Level Ground in Peru: Visiting Pangoan Producers

Coffee farmers, staff, stand together, hold green coffee beans

We believe in connection — ones made by sharing our coffee with you, as well as with the farmers and communities where we source our fair trade beans. To continue fuelling these bonds, one of our favourite things to do is visit these communities. We want to immerse and educate ourselves about the culture, connect with the farmers and producers face-to-face, and witness the changes made possible by fair trade.

In September, we took a fantastic trip to Pangoa, Peru, an area where we’ve been buying coffee since 2005. We want to share the experiences our Director of Coffee, Joshua, and our Head Roaster, David, had in Peru.

Which Encounter Had the Most Impact on You?

Joshua: I visited the farm of Raul Arani, a coffee farmer in the Pangoa region and a member of CAC Pangoa, the coffee co-operative we have been partnered with for nearly 20 years. His growing area is not expansive, but it’s very well cultivated.

Due to the challenges with climate change, just a year prior to our visit, he was seriously considering pulling up all his trees and never growing coffee again. Thanks to one very young, inspirational agronomist from the co-operative named Alexander, Raul’s coffee-growing future has been revitalized.

Thanks to this collaboration, Raul’s farm has been transformed into a showcase of coffee varieties. I’ve seen farmers plots with different varieties growing side by side, but never like this. He had Catimor, Caturra, Yellow Bourbon, and Geisha all growing nearby, something usually only seen in test gardens. This was the first occasion I experienced tasting several varieties of coffee cherries side by side, in similar ripeness. All of these tree varieties were growing together!

David: Well, maybe it was the second visit on the first day. During travel, days blend together, but moments stick out.

The emotions came quickly on this visit. I think it was largely a culmination of talking about this trip for so long. We prepared forever for this epic adventure. (Epic doesn’t begin to describe moments of holding onto a grab bar on the back of a truck, for hours, to stay alive!)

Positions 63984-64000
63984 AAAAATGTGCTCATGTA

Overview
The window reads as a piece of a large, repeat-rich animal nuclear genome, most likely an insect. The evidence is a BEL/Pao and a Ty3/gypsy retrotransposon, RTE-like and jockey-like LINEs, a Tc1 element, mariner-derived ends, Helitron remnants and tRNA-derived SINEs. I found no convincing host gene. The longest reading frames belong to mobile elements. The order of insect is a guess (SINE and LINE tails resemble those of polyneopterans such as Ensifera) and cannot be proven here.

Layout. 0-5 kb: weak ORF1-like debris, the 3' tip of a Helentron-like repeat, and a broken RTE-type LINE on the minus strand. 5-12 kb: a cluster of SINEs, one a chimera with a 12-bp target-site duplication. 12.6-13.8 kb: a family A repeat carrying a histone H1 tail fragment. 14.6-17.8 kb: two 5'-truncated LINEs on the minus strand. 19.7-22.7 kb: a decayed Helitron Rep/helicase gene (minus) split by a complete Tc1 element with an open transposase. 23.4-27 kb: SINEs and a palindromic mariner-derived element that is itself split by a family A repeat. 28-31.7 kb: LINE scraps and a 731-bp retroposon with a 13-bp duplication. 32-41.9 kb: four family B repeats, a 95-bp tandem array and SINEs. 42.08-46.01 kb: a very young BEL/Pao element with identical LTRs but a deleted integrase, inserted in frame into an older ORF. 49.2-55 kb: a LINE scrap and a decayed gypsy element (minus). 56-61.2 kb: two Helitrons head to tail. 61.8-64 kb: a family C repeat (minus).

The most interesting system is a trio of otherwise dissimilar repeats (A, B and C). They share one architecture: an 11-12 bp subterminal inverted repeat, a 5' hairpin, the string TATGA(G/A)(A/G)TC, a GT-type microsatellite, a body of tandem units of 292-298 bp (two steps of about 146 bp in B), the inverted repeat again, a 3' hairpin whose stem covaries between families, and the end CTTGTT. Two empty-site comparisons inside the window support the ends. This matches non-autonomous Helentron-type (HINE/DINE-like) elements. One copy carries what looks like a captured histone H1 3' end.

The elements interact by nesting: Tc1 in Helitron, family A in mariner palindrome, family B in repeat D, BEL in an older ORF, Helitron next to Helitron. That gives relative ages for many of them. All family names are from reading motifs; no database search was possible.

In retrospect, getting onto the first farm was an epic moment. But the moment that really talked to me, was with Rahul. He was inspirational about how much he cared about the coffee. How much it meant to him. It was more than just a bean, or a cup score. It was about others loving his product. He lit up when he talked about that.

Rahul made Geisha coffee for us. He was really excited to present it to us. In Peru, like most of South America, they sweeten everything. When we mentioned that wasn’t typical for the way we drank coffee, they quickly hurried to make more without sugar; they were always eager to be such great hosts.

Two men stand beside blossoming coffee tree

How Did the Coffee Cherries Taste?

Joshua: For the uninitiated, tasting a ripe coffee cherry is a unique experience. A coffee cherry is roughly the size of a cranberry and has the unexpected flavour of fresh garden peas combined with honeysuckle-like sweetness and a fruit texture similar to a blueberry.

For me, the experience of tasting a coffee cherry is a rare pleasure that exists only when you visit a coffee farm. However, this experience was tremendously unique in that I could taste several arabica varieties side by side! Think about traveling to an orchard and tasting different types of apples growing all together — now put it in the jungle!

I was able to taste the sweet, fresh garden pea-like flavour of the yellow bourbon coffee cherry, and then move on to the somewhat similar (yet starkly different) onion-like secondary flavour of the Catimor cherry! As if this wasn’t enough of a contrast, when I moved to the Caturra variety, the impression changed ever so slightly. There was still the persistent note of fresh garden peas and the sweet juicy mouth feel of honeysuckle, but the fruit component had a crisp cleanliness of a perfect red delicious apple. When I moved to the Geisha cherry, I was absolutely blown away by the intense flavours of peach nectar, jasmine flowers, and a honey-like mouthfeel! So syrupy and intense, yet delicate. I was in coffee heaven.

What Did You Take Away from the Trip?

David: My moment was me and a cup of coffee. But it was so much more than that. It was coffee they grew on their farm, roasted on their farm, and prepared and served to us on their farm. I was so happy to have this cup of coffee. It was beautiful and amazing. Grown on the very farm I was sitting on. Grown by the people who were graciously serving it to me. It was coffee, but so much more than just coffee.

Joshua: To have the opportunity to taste and experience the magic of coffee fruit such as this is a memory that I will cherish beyond the life of my ability to taste. It may sound overly romantic or sentimental, but I’ve dreamt about this day – both before it happened and since it has. When I close my eyes, I can still return to this moment and I hope I always can. More than this, I certainly hope that I can go back to Pangoa again. For the coffee and the people — both are too lovely for words.

The next time you have a cup of our Peruvian coffee, know that you are connected to a beautiful experience we shared with the farmer who grew those beans.

Four people stand with blossoming coffee tree

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